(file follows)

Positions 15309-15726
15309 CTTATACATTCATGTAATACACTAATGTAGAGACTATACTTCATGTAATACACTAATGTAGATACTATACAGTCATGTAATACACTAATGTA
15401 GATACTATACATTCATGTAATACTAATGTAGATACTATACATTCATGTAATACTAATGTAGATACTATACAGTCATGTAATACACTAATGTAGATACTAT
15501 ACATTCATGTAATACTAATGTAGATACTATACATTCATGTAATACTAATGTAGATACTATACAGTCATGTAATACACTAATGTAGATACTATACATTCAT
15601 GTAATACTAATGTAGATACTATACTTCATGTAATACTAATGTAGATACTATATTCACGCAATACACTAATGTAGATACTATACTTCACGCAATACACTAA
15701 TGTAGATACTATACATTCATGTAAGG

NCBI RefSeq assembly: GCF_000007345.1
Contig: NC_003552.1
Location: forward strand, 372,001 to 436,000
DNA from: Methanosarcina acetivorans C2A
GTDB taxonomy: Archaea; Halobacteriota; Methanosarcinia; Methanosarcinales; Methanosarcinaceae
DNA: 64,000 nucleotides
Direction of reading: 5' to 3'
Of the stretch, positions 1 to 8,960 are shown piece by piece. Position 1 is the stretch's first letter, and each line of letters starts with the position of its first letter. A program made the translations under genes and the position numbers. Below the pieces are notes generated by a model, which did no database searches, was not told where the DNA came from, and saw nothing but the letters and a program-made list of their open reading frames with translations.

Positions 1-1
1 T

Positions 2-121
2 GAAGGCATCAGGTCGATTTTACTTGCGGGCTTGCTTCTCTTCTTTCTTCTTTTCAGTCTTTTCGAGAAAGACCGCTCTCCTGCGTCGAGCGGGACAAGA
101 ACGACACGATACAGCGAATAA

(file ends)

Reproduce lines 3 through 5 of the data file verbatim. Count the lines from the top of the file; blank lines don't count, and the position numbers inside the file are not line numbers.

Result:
15401 GATACTATACATTCATGTAATACTAATGTAGATACTATACATTCATGTAATACTAATGTAGATACTATACAGTCATGTAATACACTAATGTAGATACTAT
15501 ACATTCATGTAATACTAATGTAGATACTATACATTCATGTAATACTAATGTAGATACTATACAGTCATGTAATACACTAATGTAGATACTATACATTCAT
15601 GTAATACTAATGTAGATACTATACTTCATGTAATACTAATGTAGATACTATATTCACGCAATACACTAATGTAGATACTATACTTCACGCAATACACTAA